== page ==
your life, if you never saw a picture of David or knew who chiseled him, that you would not be able to carry on your day, you would
do just fine, and maybe some of you don’t and it doesn’t matter. But you get the idea? It is not those sorts of things. A developmental
curriculum teaches you those sorts of things, which are relevant to a broader life, but not necessarily functional, in any sort of way.
And that is the distinction that McGreevy is making there. It is composed of functional skills and behaviours, which are essential
for effective daily living, which result in improved quality of life. Skills and behaviours which are required in other settings; skills and
behaviors which are taught; in the absence of which learners would require the assistance of other persons. That is a really important
issue when you teach somebody. There have been some examples of this in the United States – some classic sort of
examples of this – but in the absence of which, if you didn’t teach these skills, the learner would require the assistance of other
persons. In other words, would it be more relevant to teach somebody to tie their shoes, or to work on puzzles? I mean, who is
going to do your puzzles for you if you can’t do them? You better learn to do puzzles, because who knows when
you will need to do a puzzle. On what do we spend more time? We spend more time on puzzles than we spend on shoe tying.
Why? Shoe tying is hard to teach. Puzzles are fairly easy. But, who is going to do your puzzles if you are an adult and you
can’t do it? Well, you get the idea. “Who is going to tie your shoes?” – should really be the question.
It is really asking yourself: “if I don’t teach this person to do this, will somebody else have to do it for them.” That is a key question
throughout this curriculum: will somebody else have to do it for them, and if somebody else would have to do it for them,
then I think you ought to teach it. That is the way to make a broad judgment on what should be taught. And results in
increased access to preferred items, activities, places and people. Here is an example of the differences between a developmental
model, the VB-MAPP in particular, and the Essential For Living. For example, this is a developmental model from the ABLLS-R
or the VB-MAPP, and this is the functional skills from the Essential For Living. So you make requests with three different carrier
phrases. “I would like”, “can I have”, “make would you give me” – carrier phrases, autoclitic frames. Makes a request for assistance,
for example, with menstruation or locating a restroom (in a young woman) – that idea. The idea that it is something functional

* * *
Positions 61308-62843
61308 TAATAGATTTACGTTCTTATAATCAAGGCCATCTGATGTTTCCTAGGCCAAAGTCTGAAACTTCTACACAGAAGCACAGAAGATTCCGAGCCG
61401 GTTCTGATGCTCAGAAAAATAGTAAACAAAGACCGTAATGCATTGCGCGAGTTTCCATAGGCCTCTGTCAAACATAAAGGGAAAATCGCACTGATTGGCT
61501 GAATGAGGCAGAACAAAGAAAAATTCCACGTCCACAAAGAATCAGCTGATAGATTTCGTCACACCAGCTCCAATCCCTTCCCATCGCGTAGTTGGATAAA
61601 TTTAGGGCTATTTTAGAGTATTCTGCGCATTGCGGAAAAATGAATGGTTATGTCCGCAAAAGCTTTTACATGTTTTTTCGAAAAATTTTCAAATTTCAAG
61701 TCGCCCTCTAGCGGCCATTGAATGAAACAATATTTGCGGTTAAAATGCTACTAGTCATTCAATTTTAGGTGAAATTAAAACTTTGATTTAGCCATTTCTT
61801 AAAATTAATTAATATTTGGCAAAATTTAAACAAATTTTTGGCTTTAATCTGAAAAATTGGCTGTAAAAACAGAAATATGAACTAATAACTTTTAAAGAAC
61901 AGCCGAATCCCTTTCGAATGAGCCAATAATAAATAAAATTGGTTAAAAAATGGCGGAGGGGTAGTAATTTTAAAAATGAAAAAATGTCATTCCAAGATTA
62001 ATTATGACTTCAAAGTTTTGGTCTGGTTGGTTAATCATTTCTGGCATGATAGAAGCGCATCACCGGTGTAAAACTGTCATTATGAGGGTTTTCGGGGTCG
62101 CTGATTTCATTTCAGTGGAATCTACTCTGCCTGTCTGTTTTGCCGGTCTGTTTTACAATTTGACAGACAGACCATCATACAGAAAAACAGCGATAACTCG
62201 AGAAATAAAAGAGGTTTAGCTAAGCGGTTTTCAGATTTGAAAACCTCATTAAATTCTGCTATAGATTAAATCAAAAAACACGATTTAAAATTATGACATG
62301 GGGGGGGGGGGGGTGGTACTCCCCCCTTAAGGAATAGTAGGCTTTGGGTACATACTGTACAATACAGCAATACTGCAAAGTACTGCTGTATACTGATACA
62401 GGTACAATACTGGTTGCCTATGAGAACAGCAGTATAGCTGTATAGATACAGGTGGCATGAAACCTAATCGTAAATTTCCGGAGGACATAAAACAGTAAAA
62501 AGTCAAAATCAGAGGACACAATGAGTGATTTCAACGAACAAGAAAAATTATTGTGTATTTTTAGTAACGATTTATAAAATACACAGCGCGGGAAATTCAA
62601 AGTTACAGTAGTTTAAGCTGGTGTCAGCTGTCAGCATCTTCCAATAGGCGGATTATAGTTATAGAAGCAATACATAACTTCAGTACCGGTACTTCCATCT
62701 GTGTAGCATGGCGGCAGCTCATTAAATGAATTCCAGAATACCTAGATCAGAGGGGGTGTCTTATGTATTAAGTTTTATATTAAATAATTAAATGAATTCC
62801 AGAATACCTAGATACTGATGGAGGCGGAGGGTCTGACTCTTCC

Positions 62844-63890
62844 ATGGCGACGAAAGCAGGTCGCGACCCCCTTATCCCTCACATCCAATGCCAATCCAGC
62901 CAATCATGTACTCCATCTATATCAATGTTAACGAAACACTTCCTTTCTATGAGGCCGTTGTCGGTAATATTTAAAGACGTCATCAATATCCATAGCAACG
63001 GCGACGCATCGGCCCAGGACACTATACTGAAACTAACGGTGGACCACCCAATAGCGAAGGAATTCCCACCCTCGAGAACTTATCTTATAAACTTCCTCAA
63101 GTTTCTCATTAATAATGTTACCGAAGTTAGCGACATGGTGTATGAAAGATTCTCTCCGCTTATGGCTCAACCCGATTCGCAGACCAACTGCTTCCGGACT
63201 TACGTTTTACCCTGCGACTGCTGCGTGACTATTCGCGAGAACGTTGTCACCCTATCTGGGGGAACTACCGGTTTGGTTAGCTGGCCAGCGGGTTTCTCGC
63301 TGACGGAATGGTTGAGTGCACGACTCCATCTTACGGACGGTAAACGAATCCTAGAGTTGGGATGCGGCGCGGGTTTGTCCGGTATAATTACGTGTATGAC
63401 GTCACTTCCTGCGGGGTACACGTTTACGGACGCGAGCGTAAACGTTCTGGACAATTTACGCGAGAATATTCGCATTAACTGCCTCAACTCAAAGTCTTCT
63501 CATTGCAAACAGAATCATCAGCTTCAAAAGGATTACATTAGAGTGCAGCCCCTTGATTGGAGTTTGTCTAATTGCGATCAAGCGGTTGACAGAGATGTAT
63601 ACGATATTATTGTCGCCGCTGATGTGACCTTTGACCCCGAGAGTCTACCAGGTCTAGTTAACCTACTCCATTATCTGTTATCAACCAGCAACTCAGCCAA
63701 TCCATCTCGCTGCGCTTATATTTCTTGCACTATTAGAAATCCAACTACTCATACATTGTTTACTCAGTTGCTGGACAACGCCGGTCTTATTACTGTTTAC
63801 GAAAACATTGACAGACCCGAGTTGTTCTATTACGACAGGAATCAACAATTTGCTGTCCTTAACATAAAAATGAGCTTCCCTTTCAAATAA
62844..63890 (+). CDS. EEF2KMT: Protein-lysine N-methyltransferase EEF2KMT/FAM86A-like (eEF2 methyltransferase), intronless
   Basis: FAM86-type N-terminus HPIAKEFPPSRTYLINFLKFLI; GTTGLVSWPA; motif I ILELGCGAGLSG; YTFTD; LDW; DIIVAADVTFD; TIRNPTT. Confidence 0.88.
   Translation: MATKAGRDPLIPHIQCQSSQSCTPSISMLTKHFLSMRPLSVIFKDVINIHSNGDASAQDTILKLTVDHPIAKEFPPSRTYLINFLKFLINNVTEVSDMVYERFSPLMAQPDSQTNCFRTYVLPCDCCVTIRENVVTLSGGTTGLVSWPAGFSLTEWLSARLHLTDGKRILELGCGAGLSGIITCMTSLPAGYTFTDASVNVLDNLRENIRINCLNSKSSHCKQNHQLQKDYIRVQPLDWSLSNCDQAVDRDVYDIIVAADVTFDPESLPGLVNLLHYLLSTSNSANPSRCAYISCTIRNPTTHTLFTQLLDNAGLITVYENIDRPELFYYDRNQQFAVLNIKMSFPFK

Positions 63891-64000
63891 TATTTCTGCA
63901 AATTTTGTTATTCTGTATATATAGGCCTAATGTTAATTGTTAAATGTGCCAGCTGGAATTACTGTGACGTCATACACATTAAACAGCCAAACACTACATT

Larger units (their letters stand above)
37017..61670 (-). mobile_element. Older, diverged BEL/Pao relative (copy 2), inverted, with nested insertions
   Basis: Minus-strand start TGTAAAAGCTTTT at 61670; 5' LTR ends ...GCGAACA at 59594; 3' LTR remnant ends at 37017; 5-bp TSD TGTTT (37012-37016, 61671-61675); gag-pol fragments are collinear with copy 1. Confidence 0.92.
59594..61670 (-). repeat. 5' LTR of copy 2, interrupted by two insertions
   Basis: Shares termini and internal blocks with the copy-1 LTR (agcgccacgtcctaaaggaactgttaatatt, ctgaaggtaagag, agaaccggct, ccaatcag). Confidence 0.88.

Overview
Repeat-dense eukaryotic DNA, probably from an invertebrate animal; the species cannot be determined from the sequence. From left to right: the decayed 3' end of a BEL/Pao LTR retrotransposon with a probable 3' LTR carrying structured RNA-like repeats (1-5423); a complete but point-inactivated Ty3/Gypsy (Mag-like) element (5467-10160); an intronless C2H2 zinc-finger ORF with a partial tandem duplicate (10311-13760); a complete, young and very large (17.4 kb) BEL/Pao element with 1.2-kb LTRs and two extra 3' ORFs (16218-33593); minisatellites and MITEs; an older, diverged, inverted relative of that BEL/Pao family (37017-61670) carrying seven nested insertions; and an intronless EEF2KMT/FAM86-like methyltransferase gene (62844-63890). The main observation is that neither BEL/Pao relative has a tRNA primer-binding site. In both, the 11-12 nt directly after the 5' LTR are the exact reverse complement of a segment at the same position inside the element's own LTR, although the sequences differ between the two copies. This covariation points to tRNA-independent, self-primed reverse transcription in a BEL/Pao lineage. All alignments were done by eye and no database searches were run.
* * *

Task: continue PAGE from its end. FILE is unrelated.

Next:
and useful. Looks for an item that has fallen out of sight. Retrieves a wash cloth from a linen closet. Get the difference
between these? Matches identical pictures in a neat array of three. Takes clothes out of a dryer, matches socks and folds
socks. That is the differences between the two curricula. Touches one of two body parts when directed. Retrieves items
and participates in activities that are part of a snack or break – plate, napkin, pouring juice; touches one of two body parts when
directed to do so – that is listener behavior. Touch your nose, where are your eyes, show me your mouth. But retrieves items, and
participates in activities that are part of a snack, in other words, the person can identify, or select, the plate, the napkin, the juice,
the table, the trash can, and throwing away trash and can engage in those sorts of things. In other words, can follow directions
related to these sorts of things. Completes out of context fill-in phrases. Provides name and address when asked to do so.
May be important, specially if you get lost. Uses irregular plurals correctly. Makes requests that include two
items, the same item, two items, or an item with a feature. “I want two cookies.” “I would like strawberry yogurt.” “I would like
juice and cookie.” Rather than increasing the length of uterrance to: “I would like some juice”, it might be – the person will just say:
“juice and cookie”, or they will say: “strawberry yoghurt”. You generally don’t start to teach these modifiers like “strawberry”,
for example, on “yoghurt” until you are in a developmental sort of model – until way into it. But that doesn’t matter, because
this person likes strawberry yoghurt. Teach the adjective, if you will, early on – that is the difference in the way of thinking
about these sorts of things. So these are kinds of examples of the kind of functional needs and how they relate to ABLLS and
VB-MAPP stuff, where a lot of this might be taught during discrete trial instruction sitting down, this stuff (the EFL) will all
be taught in this sort of way. Which assessment to choose? Take a look at this here – which
assessment to choose? When will you choose a developmental – VB-MAPP, ABLLS – and most of you are familiar
with the VB-MAPP and the ABLLS, right? I will assume that most are somewhat familiar with that. Children ages 2 – 6; let’s look
at those: development delays, delays primarily with social and language skills – 2 to 6 years old. Well, you ought to probably
choose the VB-MAPP; 2 -6 years old, with developmental delays, maybe a development disorder as well, meaning autism, or delays
primarily with social and language sort of skills. In other words, some of the children are fairly friendly, in the sense that social
attention matters to them; they have good matching skills already, they make eye contact, you know the type of child that I am kind
of talking about. It has all these relevant sort of skills and “if I could just teach him for a few years, I am going to catch them up”. They guy likes to